One former employee told The Daily Beast they were warned not to discuss their new illegal drugs used for medical purposes as residents began asking questions about the building, which held 20 teenagers earlier this month and has the capacity for 48 migrant children. She laughed and said no. VisionQuest rejects that term and has said it provides migrant kids with meals, clothing, their own beds, classroom education, health care and mental health services until their parents or guardians are found.
Last year, the Los Angeles City Council passed a temporary ban on privately run detention centers for medidal youth—specifically to stop VisionQuest from continue reading a facility in the neighborhood of Arleta. In Kansas CityMissouri, VisionQuest retreated from a proposal to build another migrant facility just as immigrant rights activists were preparing public comments against it.
Purpkses has had more success in Arizona, where in it secured a license to operate a new bed facility in Tucson, according to a U. Senate report. The tide of bad press may have been why VisionQuest—and its real-estate investor landlord, Jarrett Reidhead—were not so forthcoming in documents submitted to the city of Benson, which is 60 miles north of the border and has fewer than 5, residents. This will not be an institutional facility.
There will be no counseling or long term care available. The number of unaccompanied kids in ORR care has soared. In March, nearly 19, migrant children—the largest ever recorded in a single month—were stopped at the southern border, and in some cases, separated from their families. The surge of asylum seekers fleeing poverty and violence in Central America has left the Biden administration scrambling to find facilities to house them. In recent weeks, HHS asked the Pentagon to house kids at two Texas military bases and illegal drugs used for medical purposes federal employees of agencies including the Federal Trade Commission and NASA to volunteer working at overcrowded border facilities. When migrant children and teens arrive in the U. The children stay at the shelters until officials can vet sponsors, usually relatives but sometimes foster parentsto take them in.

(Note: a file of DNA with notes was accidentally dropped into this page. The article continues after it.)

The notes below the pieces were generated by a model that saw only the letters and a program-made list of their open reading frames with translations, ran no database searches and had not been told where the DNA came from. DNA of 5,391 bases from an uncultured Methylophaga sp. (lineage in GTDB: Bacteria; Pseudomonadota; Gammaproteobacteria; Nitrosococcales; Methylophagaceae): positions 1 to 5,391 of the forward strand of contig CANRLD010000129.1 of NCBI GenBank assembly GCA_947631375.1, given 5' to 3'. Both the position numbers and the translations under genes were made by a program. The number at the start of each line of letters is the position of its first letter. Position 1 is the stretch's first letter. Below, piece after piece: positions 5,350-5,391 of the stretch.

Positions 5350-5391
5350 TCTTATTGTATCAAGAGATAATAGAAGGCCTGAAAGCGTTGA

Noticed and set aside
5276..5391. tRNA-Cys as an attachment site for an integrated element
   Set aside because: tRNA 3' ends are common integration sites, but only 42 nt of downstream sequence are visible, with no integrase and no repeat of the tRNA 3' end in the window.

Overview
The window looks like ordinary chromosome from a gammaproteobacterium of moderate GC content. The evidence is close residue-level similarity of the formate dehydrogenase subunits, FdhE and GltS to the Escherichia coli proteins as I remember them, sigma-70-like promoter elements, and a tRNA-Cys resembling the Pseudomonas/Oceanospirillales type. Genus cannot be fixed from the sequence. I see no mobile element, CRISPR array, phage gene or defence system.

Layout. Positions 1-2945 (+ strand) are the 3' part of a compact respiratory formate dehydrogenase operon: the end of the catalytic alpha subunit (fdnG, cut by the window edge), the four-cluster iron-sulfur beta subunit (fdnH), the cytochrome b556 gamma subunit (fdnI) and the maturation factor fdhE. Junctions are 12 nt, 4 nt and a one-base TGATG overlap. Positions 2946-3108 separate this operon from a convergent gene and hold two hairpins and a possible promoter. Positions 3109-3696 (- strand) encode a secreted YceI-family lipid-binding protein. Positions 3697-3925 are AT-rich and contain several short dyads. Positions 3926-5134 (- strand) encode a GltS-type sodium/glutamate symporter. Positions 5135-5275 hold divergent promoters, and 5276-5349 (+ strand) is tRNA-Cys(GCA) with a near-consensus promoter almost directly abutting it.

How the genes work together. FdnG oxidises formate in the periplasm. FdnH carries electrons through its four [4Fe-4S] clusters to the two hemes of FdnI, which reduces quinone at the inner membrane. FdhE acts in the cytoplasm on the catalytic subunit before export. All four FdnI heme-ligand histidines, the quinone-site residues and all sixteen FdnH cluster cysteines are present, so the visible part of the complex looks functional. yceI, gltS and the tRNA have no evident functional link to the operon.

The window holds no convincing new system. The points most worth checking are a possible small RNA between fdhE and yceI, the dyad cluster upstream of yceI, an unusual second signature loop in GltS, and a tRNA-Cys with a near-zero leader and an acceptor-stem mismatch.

But a backlog of detainees means some kids, including those younger than 12, are spending up to a week at overcrowded Border Patrol processing centers, the Washington Post reported.
That price tag is expected to rise as the feds open more emergency intake sites, including one at the San Diego Convention Center in California and the Freeman Coliseum in Iolegal Antonio, Texas. The Daily Beast has previously reported on the massive salaries such nonprofits dole out to their executives.
But longtime immigration attorney Hope Frye, who testified before Congress on conditions at immigration detention facilities inargued that for-profit contractors like VisionQuest have a particularly perverse incentive to maximize gains and neglect children in their care. And, often, the only oversight comes from state and local licensing authorities with limited inspection capacity. They demanded the city now shut the facility down and hurled pointed questions at VisionQuest brass. We really didn't know, did we? Inthe agency set up a countywide camera system to detect undocumented immigrants.
Voordelen van het kopen van samenvattingen bij Stuvia op een rij:
So far this year, deputies responded to 7, illegal entries which included 33 suspected drug mules, one of whom was arrested, according to county data. Immigration activists are also unhappy with the trend of private entities opening migrant children detention facilities, which they say are rife with claims of abuse.
Data released in showed ORR received more than 4, complaints about sexual abuse or sexual harassment of immigrant kids in government custody.
While a majority of those accusations involved one minor abusing another child, of the complaints alleged abuse by adult staff at HHS-funded shelters. The report highlighted Shiloh Treatment Center in Texas, where migrant kids were forcibly injected with psychiatric drugs.
ProPublica also uncovered hundreds of sexual assault accusations at HHS-funded immigrant youth shelters—including a Tucson facility run by the nonprofit Kllegal Key Programs—as well as police calls for fights and missing children. That year, authorities arrested two Southwest Key employees in Arizona on sexual misconduct charges. Another awaits trial in June for allegedly fondling a year-old girl hosted at the facility where he worked. A week after the heated Benson City Council meeting, during which VisionQuest executives tried to assure residents they were helping kids while also protecting the community, one year-old boy scaled a fence and fled the property. Benson police caught the teen shortly after medocal escaped around 10 a. Konrad and Dannels recently toured the hotel-turned-migrant quarters and told the City Council they were impressed with how it was run. Inone VisionQuest child care worker in Pennsylvania filed a lawsuit also accusing the company of understaffing—a illegal drugs used for medical purposes that's mirrored in employee reviews on sites like Glassdoor.
In the suit, the employee claimed the company asked him and some colleagues to take unpaid furlough days despite their salary being covered by state grants.]